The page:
"At some stage that will probably be what happens. I would like to think so - and I am sure that is what Peter would like to think. Having said that he continues to work as hard as ever.
"His passion has always been his business and it continues to be. I can't see him doing anything else for as long as he is around. Of course I would love to think I would help him see the business into the next generation.
"I am sure that's what we both want," said James, who turns 36 this year.
"I've always had hands-on roles in the business.
"Until recently I've run our service operations in Europe. Services represents around 25 per cent of what we do. In its own right it is a £200 million business unit.
"I've run that for the last number of years. It has grown very significantly - services is an important aspect of our business in terms of margin.
"We have invested heavily in it and it is growing very nicely to the point where we are now extending our reach of services down to smaller customers through an operation called Exchange - that is targeting SME businesses with our solutions.
"I guess my role has always been hands-on. I've been involved in many of our key wins over the last few years.
"Last year, for example, we won Her Majesty's Revenue and Customs, supplying them with all their new technology requirements. That has become our biggest account. Again last year we also had a big win with Co-op Financial Services and also with Taylor Woodrow."
Aside from their shared love of flying - James is a qualified pilot with a couple of hundred hours under his belt - what else does the new managing director have in common with his father?
Again, he deftly steers the conversation away from the question, preferring to talk about his passion for travel.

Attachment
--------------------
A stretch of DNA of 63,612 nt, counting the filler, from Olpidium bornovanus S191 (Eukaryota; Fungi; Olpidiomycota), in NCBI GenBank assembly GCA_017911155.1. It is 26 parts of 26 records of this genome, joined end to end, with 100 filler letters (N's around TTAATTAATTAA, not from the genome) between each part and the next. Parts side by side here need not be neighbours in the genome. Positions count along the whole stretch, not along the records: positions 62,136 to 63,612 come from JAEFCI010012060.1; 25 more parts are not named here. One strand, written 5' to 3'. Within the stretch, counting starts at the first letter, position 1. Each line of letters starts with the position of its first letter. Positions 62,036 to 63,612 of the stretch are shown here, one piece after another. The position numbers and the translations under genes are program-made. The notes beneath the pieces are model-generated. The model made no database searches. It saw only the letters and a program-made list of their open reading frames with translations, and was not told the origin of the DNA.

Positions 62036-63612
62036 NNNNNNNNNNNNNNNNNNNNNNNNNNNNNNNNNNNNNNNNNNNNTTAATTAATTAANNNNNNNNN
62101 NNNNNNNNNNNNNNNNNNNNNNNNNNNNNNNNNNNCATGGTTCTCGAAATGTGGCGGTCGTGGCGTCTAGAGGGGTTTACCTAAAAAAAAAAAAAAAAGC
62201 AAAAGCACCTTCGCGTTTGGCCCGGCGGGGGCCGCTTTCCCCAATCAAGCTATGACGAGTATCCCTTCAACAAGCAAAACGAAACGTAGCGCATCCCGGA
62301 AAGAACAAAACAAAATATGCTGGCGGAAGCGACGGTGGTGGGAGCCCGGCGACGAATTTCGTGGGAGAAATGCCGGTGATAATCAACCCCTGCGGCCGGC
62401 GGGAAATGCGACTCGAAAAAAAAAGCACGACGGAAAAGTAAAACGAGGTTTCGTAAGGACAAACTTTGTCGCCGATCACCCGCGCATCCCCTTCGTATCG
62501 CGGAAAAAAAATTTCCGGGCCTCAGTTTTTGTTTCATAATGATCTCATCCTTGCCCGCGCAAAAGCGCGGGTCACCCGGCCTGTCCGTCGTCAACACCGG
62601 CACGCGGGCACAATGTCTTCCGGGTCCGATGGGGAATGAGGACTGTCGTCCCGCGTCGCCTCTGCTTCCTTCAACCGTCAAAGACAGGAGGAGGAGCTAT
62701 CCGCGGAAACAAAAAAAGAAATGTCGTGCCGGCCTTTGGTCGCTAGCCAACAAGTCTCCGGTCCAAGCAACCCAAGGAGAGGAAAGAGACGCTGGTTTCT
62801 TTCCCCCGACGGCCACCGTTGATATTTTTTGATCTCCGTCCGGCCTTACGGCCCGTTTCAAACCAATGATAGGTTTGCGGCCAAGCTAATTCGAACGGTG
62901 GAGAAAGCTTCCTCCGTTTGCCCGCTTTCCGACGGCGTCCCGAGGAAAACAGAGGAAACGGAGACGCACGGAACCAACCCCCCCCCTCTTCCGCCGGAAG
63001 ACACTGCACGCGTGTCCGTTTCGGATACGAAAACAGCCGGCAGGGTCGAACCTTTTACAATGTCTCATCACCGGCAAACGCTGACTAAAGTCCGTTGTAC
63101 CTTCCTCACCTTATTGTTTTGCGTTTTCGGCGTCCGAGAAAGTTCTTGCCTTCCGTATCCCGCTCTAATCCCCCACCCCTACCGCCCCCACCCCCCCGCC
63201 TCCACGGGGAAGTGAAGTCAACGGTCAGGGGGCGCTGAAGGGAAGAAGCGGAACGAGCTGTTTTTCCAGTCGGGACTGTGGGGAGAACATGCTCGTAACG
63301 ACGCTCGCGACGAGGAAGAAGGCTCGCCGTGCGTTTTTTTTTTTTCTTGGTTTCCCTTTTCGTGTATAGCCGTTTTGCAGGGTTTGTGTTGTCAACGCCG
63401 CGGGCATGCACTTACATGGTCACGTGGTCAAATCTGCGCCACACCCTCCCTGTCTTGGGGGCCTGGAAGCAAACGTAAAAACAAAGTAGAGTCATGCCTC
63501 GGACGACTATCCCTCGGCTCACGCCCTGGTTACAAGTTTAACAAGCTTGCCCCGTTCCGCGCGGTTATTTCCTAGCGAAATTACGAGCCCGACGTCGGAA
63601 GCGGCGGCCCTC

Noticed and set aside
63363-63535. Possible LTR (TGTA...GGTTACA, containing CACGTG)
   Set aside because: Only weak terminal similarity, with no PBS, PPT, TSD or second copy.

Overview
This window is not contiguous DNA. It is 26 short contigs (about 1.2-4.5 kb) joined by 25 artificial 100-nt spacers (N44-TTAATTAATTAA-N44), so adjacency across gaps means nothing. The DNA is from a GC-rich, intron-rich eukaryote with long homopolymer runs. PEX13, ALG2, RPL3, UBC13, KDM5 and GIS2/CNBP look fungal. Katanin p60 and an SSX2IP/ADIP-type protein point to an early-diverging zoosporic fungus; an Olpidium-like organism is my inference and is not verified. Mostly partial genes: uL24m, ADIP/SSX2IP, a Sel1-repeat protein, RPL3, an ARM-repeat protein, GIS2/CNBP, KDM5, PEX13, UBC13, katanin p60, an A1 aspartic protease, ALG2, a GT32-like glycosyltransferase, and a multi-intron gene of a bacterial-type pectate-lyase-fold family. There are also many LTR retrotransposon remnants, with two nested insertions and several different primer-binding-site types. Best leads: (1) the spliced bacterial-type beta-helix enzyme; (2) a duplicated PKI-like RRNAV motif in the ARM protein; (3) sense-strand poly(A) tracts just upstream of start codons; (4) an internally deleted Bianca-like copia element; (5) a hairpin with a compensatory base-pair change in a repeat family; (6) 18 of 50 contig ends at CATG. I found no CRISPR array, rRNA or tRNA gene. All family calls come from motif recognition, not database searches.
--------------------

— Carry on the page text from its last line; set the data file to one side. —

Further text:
"I've travelled quite extensively. When I was younger I lived in France for about a year and half. That was in Paris - and as we now have such a big presence in France it has proved very useful," he said.
Did he ever consider a career which did not involve from SCH? The answer is brief.
"When I left university to spend time in France. I certainly evaluated options. But my deciding choice was to join the business. It's an exciting, dynamic, high growth business. I'm glad I made the choice I did."
Turning to the future of SCH he continues: "The strategy has not really changed. We need to do more of the same and do it well. The company has to some extent been a well kept secret.
"As a private business we perhaps don't have the spend of other people on marketing ourselves. We are well thought of by our customers - perhaps we ought to share that with more people, spread the message so speak.
"Who knows what will lie ahead. I think I am well equipped, more experienced now. I understand the business well enough to face up to any challenges - hopefully - that are presented to me.
"I feel very confident. But it's not just about me. I have a great UK management team, many of whom have been with us longer than me. We are a performance driven business, albeit one with a very strong and a very loyal team."
Sir Peter - and his family - has operated a charitable foundation for many years.
"I am very involved in it," says James.
"We have done things like supporting children's hospices in the area. We have done a lot with schools - I am a governor with a school just up the road, Yardley School.
"We gave them a load of computer kit last year to help them get a specialist college status," he adds, with obvious pride.
SCS already makes a tremendous contribution to the local economy - James intends to reinforce that.
"As we have to make the business more efficient we are actually centralising more into the Midlands.
"Things like our IT infrastructure across Europe - most of it is served from data-centres in the Midlands.
"I see our investment increasing here, not decreasing. That's quite something these days in the Midlands, with all the bad news. We are 100 per cent committed to the region."